We leave the Grand Tetons, which we find as magnificent and awe inspiring as we did 30 years ago. The air is crisp, the sky deep blue, the sun rays warming gently. Perfect bike riding weather.
I have amused myself while riding in Wyoming with the colourful and evocative creek and river names: snake, rattle snake, badwater, muddy, tensleep, little bighorn, little goose and belle fourche, nez perce, gros ventre. Yes, I notice the French names, this area once claimed by France, Spain and England.
In Jackson, we cross the Snake River to follow WY22, a steep, 10% gradient, road taking us over the Teton Pass at 2,570 metre altitude. Glad we have kept our extra layers on and grateful for our heated grips. The views of the mountain range are stunning but it is the gentle rolling fields along the Swan Valley Highway on US26 which I particularly loved. The winds along that stretch of road were absolutely brutal, buffeting us from the left, and stopping there is not an option.
This is the furthest west in the US we will be going on this trip. We only picked Idaho Falls as it is the closest town to Rigby where Klim, the manufacturer of our jackets, are located. We decided to visit them after meeting some of their representatives at the Gunnison Motorcycle rally to give them feedback after 14 months’ constant use.
We had no expectations or any knowledge of Idaho Falls and it turned out to be a lovely surprise, once again. It is Idaho state’s 2nd largest city, with a population of just over 58,300. Our hotel happens to be located close to the “falls” of Idaho Falls, on the Snake river, the town being so named in 1891 in reference to the rapids located there. In 1909, a dam wall was built for a hydroelectric power plant and turned the rapids into falls. In 1969, the largest irrigation canal in the world was built, transforming the surrounding desert into one of the most productive farmland area in the US. The current dam wall was built in 1982 after the citizens of Idaho Falls voted to invest into more hydro electric plants which today generate 50% of their electric power needs!
You feel a sense of pride in their town. Lovely river walk, Japanese garden section, outdoor sculptures.
After a walk along the river and through the city centre, with its grand art deco buildings, we make our way to Klim. The 2 reps we had met are away today on a bike ride so Porsche kindly offers to give us a tour of their building. We had never expected such a welcome: we are introduced to everyone individually!!! It was great to meet Rhylea the designer and give her some feedback. But how painful to turn down the offer of a free pair of pants because they were way too large for me… Klim is a wonderful success story of a company started by one determined and inspirational man – such a shame Justin Summers was out that day.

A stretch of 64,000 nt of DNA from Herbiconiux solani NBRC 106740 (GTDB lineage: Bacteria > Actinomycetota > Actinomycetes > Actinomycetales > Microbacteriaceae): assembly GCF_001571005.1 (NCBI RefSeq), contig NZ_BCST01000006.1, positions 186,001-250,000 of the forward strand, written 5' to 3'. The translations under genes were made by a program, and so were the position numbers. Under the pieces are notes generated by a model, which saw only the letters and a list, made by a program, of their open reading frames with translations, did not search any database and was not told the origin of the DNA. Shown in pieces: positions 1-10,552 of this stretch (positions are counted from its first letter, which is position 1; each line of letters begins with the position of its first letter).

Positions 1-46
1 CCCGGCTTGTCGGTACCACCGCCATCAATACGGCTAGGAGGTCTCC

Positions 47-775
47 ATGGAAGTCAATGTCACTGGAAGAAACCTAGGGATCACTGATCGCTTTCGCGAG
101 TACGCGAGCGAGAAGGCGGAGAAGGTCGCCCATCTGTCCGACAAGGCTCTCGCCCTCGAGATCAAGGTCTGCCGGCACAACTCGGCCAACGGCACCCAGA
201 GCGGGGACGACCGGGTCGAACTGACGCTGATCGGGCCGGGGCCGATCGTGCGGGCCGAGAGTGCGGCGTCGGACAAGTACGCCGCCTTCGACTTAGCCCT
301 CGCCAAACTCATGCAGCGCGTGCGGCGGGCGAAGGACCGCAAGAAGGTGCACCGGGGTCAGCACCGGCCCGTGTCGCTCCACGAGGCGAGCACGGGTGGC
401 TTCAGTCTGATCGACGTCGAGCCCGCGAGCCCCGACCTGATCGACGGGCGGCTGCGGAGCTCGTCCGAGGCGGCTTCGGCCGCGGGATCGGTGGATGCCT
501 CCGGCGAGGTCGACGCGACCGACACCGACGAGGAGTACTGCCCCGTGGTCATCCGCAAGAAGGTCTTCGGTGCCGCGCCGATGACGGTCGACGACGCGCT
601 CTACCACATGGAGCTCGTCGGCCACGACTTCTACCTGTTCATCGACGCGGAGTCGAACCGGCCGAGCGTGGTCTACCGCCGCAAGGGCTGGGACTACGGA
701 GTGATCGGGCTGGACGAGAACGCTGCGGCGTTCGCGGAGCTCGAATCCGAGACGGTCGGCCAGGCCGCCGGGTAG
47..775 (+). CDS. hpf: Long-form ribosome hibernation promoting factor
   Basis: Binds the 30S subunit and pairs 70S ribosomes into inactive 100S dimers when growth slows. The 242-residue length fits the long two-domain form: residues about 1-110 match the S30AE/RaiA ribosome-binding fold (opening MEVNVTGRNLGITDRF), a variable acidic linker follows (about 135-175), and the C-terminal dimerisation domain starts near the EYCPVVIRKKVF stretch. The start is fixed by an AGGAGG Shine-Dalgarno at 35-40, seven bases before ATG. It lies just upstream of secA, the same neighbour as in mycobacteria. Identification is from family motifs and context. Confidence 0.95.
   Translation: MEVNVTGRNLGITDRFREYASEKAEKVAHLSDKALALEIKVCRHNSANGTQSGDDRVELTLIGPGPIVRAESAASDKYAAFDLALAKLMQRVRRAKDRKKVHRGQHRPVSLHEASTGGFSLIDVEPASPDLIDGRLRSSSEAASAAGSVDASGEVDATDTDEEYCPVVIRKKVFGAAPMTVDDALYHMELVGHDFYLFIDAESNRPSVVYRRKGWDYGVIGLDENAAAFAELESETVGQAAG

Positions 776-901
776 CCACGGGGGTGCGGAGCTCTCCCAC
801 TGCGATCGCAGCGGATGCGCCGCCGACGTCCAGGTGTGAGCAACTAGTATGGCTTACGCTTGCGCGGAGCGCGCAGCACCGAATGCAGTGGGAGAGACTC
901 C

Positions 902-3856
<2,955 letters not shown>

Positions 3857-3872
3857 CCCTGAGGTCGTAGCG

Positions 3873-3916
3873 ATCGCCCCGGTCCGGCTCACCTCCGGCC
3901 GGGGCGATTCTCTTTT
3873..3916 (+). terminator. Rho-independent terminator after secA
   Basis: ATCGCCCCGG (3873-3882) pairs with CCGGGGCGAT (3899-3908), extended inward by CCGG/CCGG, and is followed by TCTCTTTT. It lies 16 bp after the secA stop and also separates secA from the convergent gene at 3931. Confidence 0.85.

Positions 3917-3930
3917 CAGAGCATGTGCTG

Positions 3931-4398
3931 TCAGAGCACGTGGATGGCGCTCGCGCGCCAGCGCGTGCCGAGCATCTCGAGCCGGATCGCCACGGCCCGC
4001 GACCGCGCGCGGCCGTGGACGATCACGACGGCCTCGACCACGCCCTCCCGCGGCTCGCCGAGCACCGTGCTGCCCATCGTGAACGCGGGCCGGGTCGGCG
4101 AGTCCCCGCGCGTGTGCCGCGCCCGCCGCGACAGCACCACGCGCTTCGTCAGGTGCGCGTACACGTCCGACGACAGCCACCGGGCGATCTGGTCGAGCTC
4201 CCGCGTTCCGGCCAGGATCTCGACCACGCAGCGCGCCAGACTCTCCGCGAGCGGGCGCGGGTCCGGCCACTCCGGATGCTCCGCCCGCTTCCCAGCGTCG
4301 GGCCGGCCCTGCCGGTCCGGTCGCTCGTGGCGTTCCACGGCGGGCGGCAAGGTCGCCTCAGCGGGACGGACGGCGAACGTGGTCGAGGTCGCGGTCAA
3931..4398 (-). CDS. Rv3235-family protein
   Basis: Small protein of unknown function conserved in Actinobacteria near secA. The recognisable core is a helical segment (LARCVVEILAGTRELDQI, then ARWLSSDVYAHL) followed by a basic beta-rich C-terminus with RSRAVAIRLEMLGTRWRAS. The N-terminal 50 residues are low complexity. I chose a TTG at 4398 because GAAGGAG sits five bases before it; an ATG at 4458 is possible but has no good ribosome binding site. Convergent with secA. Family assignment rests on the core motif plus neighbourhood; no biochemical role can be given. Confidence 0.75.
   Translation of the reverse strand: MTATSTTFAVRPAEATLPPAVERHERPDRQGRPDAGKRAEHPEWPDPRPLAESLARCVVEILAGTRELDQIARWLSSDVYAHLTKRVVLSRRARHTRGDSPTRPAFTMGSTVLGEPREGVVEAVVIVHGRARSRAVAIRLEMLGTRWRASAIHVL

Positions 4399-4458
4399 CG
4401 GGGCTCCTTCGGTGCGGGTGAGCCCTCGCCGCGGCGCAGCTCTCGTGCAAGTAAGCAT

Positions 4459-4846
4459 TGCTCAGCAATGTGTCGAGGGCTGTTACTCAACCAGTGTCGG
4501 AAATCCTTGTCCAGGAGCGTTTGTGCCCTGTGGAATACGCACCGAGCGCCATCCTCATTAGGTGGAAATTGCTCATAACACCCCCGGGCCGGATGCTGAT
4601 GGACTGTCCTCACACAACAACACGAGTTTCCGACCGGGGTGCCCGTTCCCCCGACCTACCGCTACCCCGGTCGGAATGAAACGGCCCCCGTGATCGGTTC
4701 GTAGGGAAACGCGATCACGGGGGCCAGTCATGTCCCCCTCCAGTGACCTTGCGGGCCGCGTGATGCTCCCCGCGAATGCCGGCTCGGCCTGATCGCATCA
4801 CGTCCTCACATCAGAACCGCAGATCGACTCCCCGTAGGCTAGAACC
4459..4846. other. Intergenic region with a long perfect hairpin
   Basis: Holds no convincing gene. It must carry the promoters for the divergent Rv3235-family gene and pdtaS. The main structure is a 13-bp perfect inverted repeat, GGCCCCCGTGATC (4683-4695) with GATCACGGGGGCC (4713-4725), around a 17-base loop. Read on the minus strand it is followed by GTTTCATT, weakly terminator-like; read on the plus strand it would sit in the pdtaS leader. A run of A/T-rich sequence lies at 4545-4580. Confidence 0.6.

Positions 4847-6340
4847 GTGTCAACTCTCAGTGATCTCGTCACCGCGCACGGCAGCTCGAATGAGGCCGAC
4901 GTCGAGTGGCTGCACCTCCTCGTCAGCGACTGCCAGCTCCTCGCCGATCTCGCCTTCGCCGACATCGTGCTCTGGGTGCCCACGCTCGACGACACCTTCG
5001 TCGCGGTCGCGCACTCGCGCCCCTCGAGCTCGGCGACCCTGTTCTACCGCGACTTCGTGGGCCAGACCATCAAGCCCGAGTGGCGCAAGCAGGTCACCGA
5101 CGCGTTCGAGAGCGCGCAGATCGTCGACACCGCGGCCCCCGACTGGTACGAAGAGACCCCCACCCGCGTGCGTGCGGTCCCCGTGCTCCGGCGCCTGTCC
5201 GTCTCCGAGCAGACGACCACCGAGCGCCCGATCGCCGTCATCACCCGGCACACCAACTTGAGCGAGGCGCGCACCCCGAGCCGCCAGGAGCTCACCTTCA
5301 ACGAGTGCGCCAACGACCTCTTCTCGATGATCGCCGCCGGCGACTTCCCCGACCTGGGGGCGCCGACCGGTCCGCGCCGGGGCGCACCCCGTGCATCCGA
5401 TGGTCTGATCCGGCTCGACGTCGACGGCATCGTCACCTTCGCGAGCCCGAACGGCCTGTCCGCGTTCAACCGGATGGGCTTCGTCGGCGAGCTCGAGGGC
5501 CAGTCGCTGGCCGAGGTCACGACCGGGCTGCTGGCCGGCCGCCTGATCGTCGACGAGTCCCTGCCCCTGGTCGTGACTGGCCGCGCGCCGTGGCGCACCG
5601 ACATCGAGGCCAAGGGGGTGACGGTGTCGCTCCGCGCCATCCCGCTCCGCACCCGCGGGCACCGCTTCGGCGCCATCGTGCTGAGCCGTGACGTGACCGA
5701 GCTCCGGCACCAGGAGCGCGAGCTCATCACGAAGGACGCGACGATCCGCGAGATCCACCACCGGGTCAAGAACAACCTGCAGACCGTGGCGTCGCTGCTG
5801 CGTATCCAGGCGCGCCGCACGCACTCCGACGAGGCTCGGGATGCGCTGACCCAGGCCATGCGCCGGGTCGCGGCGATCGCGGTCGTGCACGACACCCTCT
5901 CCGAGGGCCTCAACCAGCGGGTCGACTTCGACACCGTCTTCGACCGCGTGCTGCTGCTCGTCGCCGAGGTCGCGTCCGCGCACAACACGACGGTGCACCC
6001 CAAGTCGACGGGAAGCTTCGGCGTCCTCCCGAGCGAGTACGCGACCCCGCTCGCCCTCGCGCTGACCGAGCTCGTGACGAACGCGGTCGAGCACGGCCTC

Two hours later, we are off again. We know we are approaching Yellowstone national park when we see road signs: be bear aware, food storage required. We get to the west gate, pay our entrance fee and find out that every campground bar one on the far side of the park is full. We turn back and try the KOA 12 miles down the road. That too is full except for 2 cabins – lucky for us albeit outrageously expensive for what you get: $109 with no toilet, water or bedding. But we do get a chance to recharge all our electronic equipment. And there is internet. I do a bit of research on campgrounds in Yellowstone. That is when I find out that most campgrounds are fully booked by 7.30am!! Eek. That is going to require an awfully early start in the morning. We choose Norris: one of the most primitive, not too large, not too far from our entrance and doesn’t appear to book out until 9am and only filled at 11am today.
We are up at 5am – it is freezing, literally. As we get to the park entrance by 7am after breakfast and refuelling in the town of West Yellowstone, there are already queues to enter the park!! The lighting is magical. Steam rising from the creeks. It gets to literally 0 degrees celcius. Winter gloves, max heated handlebars, extra fleece are not enough to keep us warm. We can’t resist stopping at some stunning spots but we know we need to get to Norris campground as soon as possible as we are sure most people on the road right now have the same intention. We decide not to stop for another stunning spot. We get to Norris campground at 7.30, drive the A loop, all full. B loop, all full, C loop, get to the top and here is one spot. Check the tag, the previous occupants left this morning. We are in luck – and it is the most private spot!!! Absolutely perfect!!